Conclusions: The results evidenced, for the first time, the anti-inflammatory properties of

    Cymbopogon citratus through proteasome inhibition and, consequently NF-B pathway and

    cytokine expression. Additionally, Cy polyphenols, in particular chlorogenic acid, were

    highlighted as bio-active compounds.

    Keywords: Chlorogenic acid; Cymbopogon citratus; Cytokines; NF-B; Polyphenols;

    Proteasome

  • Abbreviations: CGA, chlorogenic acid; Cy, Cymbopogon citratus; CCL5, chemokine (C-C

    motif) ligand 5; FF, flavonoid-rich fraction; GAPDH, glyceraldehyde 3-phosphate

    dehydrogenase; HPLC, high-performance liquid chromatography; IB, inhibitory protein B; IKK,

    IB kinase; iNOS, inducible nitric oxide synthase; JNK, c-Jun NH2-terminal kinase; LPS,

    lipopolysaccharide; MAPK, mitogen-activated protein kinase; MS, mass spectrometry; NF-B,

    nuclear factor-B; NO, nitric oxide; PAF, phenolic acid-rich fraction; PDA, photodiode array;

    PFs, polyphenol-rich fractions; TF, tannin-rich fraction; TLC, thin layer chromatography; TNF-,

    tumor necrosis factor-;

    1. Introduction

    Inflammation is pointed out in preclinical studies as a major mechanism in the

    pathogenesis of chronic diseases, namely diabetes, hypertension and cancer (Liu and Zeng,

    2012; Osborn and Olefsky, 2012; Price et al., 2012). During an inflammatory response,

    macrophages release several inflammatory mediators, such as cytokines, which expression is

    regulated by different intracellular signaling pathways (ONeill, 2006). Inflammatory stimuli can

    activate the nuclear factor (NF)-B by signaling events that lead to the phosphorylation of the

    inhibitory protein B (IB) by the IB kinase (IKK), with subsequent ubiquitination and

    degradation by ubiquitin-proteasome system (Vitiello et al., 2012), a pivotal complex in

    inflammation and cancer development (DiDonato et al., 2012). The IB degradation unmasks

    the nuclear localization motif of NF-B, allowing its rapid translocation to the nucleus and the

    transcription of many inflammatory mediators, like tumor necrosis factor (TNF)- and chemokine

    (C-C motif) ligand 5 (CCL5). Once released by the cell, TNF- elicits several physiological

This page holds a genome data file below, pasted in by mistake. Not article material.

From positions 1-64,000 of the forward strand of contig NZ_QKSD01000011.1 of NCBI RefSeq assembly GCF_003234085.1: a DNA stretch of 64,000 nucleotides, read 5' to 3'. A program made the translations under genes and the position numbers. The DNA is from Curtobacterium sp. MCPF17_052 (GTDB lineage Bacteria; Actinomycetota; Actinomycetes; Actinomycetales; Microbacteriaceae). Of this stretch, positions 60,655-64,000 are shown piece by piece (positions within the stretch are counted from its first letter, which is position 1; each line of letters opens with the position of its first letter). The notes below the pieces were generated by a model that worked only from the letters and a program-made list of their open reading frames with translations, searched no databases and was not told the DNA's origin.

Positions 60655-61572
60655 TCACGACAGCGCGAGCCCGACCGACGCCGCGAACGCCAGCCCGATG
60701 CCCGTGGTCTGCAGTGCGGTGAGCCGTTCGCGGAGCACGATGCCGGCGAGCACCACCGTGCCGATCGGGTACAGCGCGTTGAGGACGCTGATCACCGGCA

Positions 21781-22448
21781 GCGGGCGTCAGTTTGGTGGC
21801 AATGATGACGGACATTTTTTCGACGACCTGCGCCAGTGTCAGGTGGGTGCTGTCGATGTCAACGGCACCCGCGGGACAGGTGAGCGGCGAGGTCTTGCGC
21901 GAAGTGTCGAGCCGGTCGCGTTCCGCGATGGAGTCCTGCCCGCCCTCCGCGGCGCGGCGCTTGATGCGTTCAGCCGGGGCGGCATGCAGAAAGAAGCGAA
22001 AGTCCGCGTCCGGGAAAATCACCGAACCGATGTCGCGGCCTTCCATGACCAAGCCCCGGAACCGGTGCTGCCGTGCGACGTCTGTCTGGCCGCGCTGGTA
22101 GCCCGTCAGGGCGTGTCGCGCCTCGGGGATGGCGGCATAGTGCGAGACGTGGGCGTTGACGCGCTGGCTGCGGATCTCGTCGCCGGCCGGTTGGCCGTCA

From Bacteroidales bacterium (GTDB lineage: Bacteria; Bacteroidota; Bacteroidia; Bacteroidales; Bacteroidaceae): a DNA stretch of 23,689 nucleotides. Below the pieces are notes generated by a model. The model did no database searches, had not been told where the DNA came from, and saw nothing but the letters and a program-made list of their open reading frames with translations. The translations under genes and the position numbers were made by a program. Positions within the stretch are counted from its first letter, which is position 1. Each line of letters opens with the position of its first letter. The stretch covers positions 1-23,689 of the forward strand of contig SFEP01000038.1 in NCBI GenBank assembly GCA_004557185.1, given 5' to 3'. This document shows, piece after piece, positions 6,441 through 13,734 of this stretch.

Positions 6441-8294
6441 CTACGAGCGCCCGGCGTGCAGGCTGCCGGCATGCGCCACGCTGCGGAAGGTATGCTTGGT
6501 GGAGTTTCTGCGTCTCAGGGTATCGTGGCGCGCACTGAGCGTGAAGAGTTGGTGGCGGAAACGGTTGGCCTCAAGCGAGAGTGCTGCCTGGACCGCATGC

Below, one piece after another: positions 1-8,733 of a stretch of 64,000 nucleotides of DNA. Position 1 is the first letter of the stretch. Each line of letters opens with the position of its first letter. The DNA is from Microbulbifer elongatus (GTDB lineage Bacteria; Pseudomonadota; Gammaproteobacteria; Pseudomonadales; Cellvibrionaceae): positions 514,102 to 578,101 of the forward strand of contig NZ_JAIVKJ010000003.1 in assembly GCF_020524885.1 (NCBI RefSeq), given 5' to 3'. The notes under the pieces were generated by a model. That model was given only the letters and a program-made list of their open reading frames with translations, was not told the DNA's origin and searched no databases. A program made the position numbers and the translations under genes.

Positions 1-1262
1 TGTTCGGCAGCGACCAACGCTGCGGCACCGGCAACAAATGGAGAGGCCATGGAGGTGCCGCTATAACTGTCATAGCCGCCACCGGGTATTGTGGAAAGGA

effects of inflammation (Kopf et al., 2010) and CCL5 has significant chemotactic activity for

    inflammatory cells (Schober, 2008). The NF-B activation also induces the transcription of

    inducible nitric oxide synthase (iNOS), leading to the production of nitric oxide (NO), that is a

    pro-inflammatory mediator. The overproduction of NO contributes to the pathogenesis of septic

    shock and inflammatory diseases (Zamora et al., 2000; Guzik et al., 2003). Since the

    overproduction of these pro-inflammatory mediators raises and maintains inflammation,

    compounds targeting its expression and production through NF-B and proteasome pathways

    are good candidates for attenuating inflammation.

  • Cymbopogon citratus (DC) Stapf (Cy), Poaceae-Gramineae, commonly known as

    lemongrass, is a spontaneous perennial graminoid, largely distributed in tropical and subtropical

    countries. In traditional medicine, aqueous extracts of dried leaves are used for the treatment of

    several inflammation-based pathologies (Shah et al., 2011). Accordingly, we previously

    demonstrated that Cy and its polyphenols inhibited nitric oxide (NO) production, in dendritic

    cells and mouse macrophages, through modulation of p38 mitogen-activated protein kinase

    (MAPK), c-Jun N-terminal kinase (JNK) 1/2 and NF-B signaling pathways (Figueirinha et al.,

    2010; Francisco et al., 2011), which evidences the potential of Cy as source of compounds with

    anti-inflammatory properties.

    The present paper aimed to investigate the effect of Cy, as well its polyphenols, on the

    lipopolysaccharide (LPS)-induced cytokines production, in human macrophages, and the

    involvement of NF-B and proteasome in the anti-inflammatory profile of Cymbopogon citratus.

    Considering the potential of phenolic acids to the anti-inflammatory properties of Cy,

    HPLC/PDA/ESI-MSn was performed in order to identify the main phenolic acid present, its

    biological activity being subsequently assessed on the pure compound.

    2. Materials and Methods

    2.1. Plant material, infusion preparation and extract fractionation

    Dry leaves of Cymbopogon citratus Stapf (Cy) were purchased from ERVITAL (Mezio,

    Castro Daire, Portugal). The plant was cultivated in the region of Mezio, Castro DAire

    (Portugal). A voucher specimen was deposited in the Herbarium of Aromatic and Medicinal

    Plants of the Faculty of Pharmacy - University of Coimbra (A. Figueirinha 0109). The identity of

    the plant was confirmed by J. Paiva (Botany Department,